In total, 120 government representatives from disaster coordination and emergency response, immigration, and statistics participated in the six virtual workshops to discuss data collection and management regarding environmental migration. Other participants represented sectors such as tourism, climate change, environment, education, labour, foreign affairs, economic and social planning, health, and local governments.
A regional OECS conference, hosted by the Commonwealth of Dominica in October 2021, brought together 102 participants (virtually and on site) to identify best practices, discuss regional guidelines and design a roadmap for enhanced cooperation. The assessment report -product of the first component- was distributed among participants. The regional conference further paved the way to discuss avenues to harmonize and share data between OECS member states on environmental migration and disaster displacement.
- The recruitment of the team of research consultants took longer than estimated. Since the national data assessments were the basis for other project activities, the late start proved to be challenging. To mitigate this, the team devised a plan to fast-track the process without compromising the quality of the study. In addition, the team met weekly to ensure that all significant deadlines were met, and timely feedback was provided to move on to the next stages of the research. This workflow was useful and could benefit other projects, even when there are no delays.
- The project depended on the identification of relevant stakeholders at the national level to provide information on the status of environmental migration data in each country. The inclusion of a local research assistant, based in Dominica, was useful to facilitate the exchanges among these counterparts and the international team of researchers. In addition, the familiarity the local assistant had with the region and its context benefited the thematic expertise of the research team.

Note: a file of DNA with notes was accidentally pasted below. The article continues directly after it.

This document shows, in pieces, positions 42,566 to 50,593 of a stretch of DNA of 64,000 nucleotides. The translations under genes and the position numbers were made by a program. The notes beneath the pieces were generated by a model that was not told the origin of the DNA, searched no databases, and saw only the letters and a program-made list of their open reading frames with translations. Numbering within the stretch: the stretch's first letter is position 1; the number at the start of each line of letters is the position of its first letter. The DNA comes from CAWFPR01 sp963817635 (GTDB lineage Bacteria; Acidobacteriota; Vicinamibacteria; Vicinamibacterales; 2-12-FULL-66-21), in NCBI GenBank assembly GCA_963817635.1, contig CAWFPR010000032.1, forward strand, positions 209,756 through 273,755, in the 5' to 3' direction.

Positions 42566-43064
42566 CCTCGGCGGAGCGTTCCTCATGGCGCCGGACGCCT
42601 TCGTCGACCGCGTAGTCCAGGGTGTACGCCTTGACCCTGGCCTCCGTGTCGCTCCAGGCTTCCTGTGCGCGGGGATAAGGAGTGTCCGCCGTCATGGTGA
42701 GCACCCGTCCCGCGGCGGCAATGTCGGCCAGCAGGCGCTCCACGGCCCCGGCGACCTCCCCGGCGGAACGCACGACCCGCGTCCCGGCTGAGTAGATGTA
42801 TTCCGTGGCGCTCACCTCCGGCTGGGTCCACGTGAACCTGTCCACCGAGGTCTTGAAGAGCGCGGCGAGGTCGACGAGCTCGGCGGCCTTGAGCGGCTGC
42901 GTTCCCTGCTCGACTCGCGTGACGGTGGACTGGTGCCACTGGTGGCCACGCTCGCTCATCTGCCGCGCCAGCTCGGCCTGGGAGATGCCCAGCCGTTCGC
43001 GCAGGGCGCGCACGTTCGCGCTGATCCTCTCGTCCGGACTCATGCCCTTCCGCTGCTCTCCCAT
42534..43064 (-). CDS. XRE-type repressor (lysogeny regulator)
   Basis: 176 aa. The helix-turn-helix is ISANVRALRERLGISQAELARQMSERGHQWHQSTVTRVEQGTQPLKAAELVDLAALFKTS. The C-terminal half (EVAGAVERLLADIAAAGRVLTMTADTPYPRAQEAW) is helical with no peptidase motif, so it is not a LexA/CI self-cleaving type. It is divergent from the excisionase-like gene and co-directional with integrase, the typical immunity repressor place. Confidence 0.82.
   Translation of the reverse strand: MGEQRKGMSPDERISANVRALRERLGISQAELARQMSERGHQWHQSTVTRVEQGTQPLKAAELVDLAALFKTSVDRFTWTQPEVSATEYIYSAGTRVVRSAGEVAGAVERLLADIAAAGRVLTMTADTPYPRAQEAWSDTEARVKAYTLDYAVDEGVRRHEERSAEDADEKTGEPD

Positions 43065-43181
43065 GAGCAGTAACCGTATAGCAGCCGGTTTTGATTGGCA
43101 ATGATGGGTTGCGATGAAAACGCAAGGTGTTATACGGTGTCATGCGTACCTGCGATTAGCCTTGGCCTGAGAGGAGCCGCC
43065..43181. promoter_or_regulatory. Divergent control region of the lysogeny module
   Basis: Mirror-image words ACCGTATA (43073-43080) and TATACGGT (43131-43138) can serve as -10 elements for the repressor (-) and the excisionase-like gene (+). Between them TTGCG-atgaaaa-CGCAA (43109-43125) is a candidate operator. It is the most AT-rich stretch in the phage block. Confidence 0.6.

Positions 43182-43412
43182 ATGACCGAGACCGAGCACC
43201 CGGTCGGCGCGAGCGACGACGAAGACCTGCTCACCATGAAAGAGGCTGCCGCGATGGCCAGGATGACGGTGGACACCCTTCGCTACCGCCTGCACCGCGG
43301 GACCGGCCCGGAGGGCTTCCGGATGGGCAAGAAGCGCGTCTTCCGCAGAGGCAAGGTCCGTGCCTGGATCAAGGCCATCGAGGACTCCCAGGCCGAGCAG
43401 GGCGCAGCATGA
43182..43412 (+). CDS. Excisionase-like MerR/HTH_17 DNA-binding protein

- Even though not all knowledge champions could participate in their respective national workshops, the implementing team made sure they could have access to all the necessary information (recordings of the meetings and input made to the documents by other participants, for example). This was done via email or by organizing further exchanges after each meeting. This secured their informed involvement and support.
- The regional OECS conference in Dominica was a great opportunity to identify best practices and enable a final discussion on the findings of the report. This shows the importance of workshops as a way to complementing research processes and providing a space to discuss further cooperation including resource mobilization.
- Having IOM GMDAC as part of the initiative was a great asset. Their engagement facilitated communication among the national stakeholders and the donor (who has no presence in the region), allowing for continuous and pertinent updates on the progress of the project.
Recommendations(if the practice is to be replicated)
- Bring on board regional-level actors, such as the OECS Commission, that can lead the way with the right staff members or representatives who are well informed and support the process.
- Engage public officials -at the technical as well as managerial levels- in the activities and meetings of the project. While technical staff can follow up the discussions on a daily basis, senior level officials can be engaged at the kick-off for “buy-in”, and at the closure for eventual commitments.
- If the research task is going to be developed by an international/non-resident team, include local research staff in the activity to complement the international expertise with local knowledge.
- To maximize project visibility and promotion in each participating country present specific and contextualised communication materials at the national level.
- The engagement of other stakeholders (in line with the “whole of society approach” of the GCM) -especially civil society organizations and academia- can foster cooperation and coordination on migration data and climate change and support capacity building in the region.
- Widely use the report produced by the initiative to bring in more stakeholders and for continuity.